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On Friday, May 31, The Social Security Administration released The 2013 Annual Report of the Board of Trustees  which details the financial status of the Social Security program. The following are key facts from the report.

  1.  Social Security is vital to millions of Americans. At the end of 2012, Social Security provided benefits to about 57 million people: 40 million retired workers and their dependents, 6 million survivors of deceased workers, and 11 million disabled workers and their dependents.
  2. The Trust Fund reserve depletion dates remained the same.  Social Security’s combined (OASDI) Trust Fund reserves will be depleted in 2033 – the same as last year.  Separately, the Disability Insurance (DI) Trust fund reserves are projected to be depleted in 2016, and the Old Age and Survivors Insurance (OASI) Trust Fund reserves are projected to be depleted in 2035.
  3. Even after the Trust Funds reserves become depleted, benefits will still be paid. Social Security is not going “bankrupt”. Even after the Trust Funds reserves are depleted, Social Security will continue to receive revenue, primarily from payroll taxes. When the DI Trust Fund reserves are depleted in 2016, Social Security will still be able to pay 80 percent of promised DI benefits.  Similarly, when the combined OASDI Trust Fund reserves are depleted in 2033, Social Security will still be able to pay 77 percent of promised benefits.
  4. The program’s shortfall increased a little from last year. The amount of money necessary to keep the social security program funded through the 75-year period (2013-2086) is called the ‘actuarial deficit’. The actuarial deficit slightly increased from 2.67 percent to 2.72 percent of taxable payroll (thus, the total social security payroll tax would need to be increased by an additional 2.72 percent to maintain solvency through the 75-year period in addition to having one year’s worth of cost in reserve). The primary reason for the slight uptick in the actuarial deficit is the additional year (2086) added to the 75-year evaluation period.
  5. Social Security’s Trust Funds still have plenty of reserves.  At the end of 2012, the Social Security Trust Funds held over $2.7 trillion in assets and they continue to grow.  Today the program is able to pay full benefits by using some of the interest earned on the assets held in the Trust Funds.  It can continue to do this until 2021. After that, the Social Security program will have to redeem the assets themselves to pay full benefits until 2033 when all of the Trust Fund assets are depleted.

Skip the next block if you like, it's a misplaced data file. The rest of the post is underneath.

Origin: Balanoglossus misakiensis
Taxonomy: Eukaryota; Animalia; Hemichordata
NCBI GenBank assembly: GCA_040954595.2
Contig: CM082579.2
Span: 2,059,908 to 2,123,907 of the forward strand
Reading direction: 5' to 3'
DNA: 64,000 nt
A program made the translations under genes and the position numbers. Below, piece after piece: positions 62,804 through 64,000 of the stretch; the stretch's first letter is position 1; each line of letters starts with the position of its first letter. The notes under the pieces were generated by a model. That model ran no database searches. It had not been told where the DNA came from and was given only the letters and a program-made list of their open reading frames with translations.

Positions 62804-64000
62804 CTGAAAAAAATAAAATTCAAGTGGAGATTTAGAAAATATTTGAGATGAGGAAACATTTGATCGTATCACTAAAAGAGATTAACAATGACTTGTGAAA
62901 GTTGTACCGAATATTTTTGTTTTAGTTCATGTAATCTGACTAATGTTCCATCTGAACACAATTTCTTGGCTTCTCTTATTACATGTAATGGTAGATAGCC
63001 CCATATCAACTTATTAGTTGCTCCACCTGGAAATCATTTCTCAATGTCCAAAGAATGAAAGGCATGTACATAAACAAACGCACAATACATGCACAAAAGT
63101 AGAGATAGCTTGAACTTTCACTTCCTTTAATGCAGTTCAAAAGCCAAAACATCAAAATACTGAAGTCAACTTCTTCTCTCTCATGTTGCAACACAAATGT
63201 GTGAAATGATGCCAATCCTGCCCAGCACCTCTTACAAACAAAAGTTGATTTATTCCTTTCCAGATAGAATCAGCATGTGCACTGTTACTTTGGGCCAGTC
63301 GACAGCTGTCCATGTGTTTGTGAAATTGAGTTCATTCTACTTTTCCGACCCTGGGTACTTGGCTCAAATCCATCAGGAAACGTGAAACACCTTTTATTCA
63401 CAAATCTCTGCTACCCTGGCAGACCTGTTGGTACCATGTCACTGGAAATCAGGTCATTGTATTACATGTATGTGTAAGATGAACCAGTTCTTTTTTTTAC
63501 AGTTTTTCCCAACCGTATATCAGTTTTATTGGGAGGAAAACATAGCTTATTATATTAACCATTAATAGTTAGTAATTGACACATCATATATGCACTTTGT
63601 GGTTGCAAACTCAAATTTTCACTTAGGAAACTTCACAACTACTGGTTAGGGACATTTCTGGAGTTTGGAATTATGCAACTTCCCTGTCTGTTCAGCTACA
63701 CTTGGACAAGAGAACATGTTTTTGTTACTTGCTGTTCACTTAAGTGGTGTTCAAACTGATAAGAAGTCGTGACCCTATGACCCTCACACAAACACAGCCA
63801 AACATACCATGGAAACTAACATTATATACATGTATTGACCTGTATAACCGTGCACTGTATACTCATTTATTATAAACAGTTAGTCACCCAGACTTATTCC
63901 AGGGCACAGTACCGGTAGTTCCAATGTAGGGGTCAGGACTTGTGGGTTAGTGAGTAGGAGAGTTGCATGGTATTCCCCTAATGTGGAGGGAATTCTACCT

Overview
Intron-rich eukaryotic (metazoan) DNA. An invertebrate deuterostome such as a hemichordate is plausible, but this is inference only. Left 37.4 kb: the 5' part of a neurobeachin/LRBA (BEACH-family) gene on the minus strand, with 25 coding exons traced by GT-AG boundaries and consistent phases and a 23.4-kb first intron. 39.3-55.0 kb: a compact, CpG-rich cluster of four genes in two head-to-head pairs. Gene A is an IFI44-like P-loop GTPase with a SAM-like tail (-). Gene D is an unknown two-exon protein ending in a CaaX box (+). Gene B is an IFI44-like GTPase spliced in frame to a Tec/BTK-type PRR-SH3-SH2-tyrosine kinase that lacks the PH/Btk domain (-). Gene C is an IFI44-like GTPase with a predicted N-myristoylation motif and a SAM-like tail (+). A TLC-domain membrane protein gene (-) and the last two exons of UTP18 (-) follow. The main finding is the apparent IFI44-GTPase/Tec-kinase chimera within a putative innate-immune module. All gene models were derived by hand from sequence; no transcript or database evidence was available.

6. There are many ways to keep the program solvent for the next 75 years.  The Trustees list three. The Social Security Trustees state that the program can remain solvent throughout the 75-year period if the payroll tax were immediately and permanently increase by 2.66 percentage points or benefits were immediately and permanently decreased by 16.5 percent (or a combination).
  7. If nothing is done prior to 2033, some people would face an even larger increase in the tax rate or a larger decrease in benefits. In other words, if nothing is done prior to 2033, the social security payroll tax would have to increase by 4.1 percentage points or benefits reduced by 23 percent (or a combination) to keep the program solvent for the next 75 years.

 

The challenges faced by the social security program are not insurmountable.  The Social Security Trustees state that “[w]ith informed discussion, creative thinking, and timely legislative action, Social Security can continue to protect future generations.”

[Note: This blog was updated June 10, 2013]

[Photo above courtesy of Mikki D. Waid]

 

Mikki D. Waid, Ph.D. is a Senior Strategic Policy Advisor on the Economic Security Team in the AARP Public Policy Institute.  She is responsible for research and analyses of policy issues relating to Social Security and retirement security.

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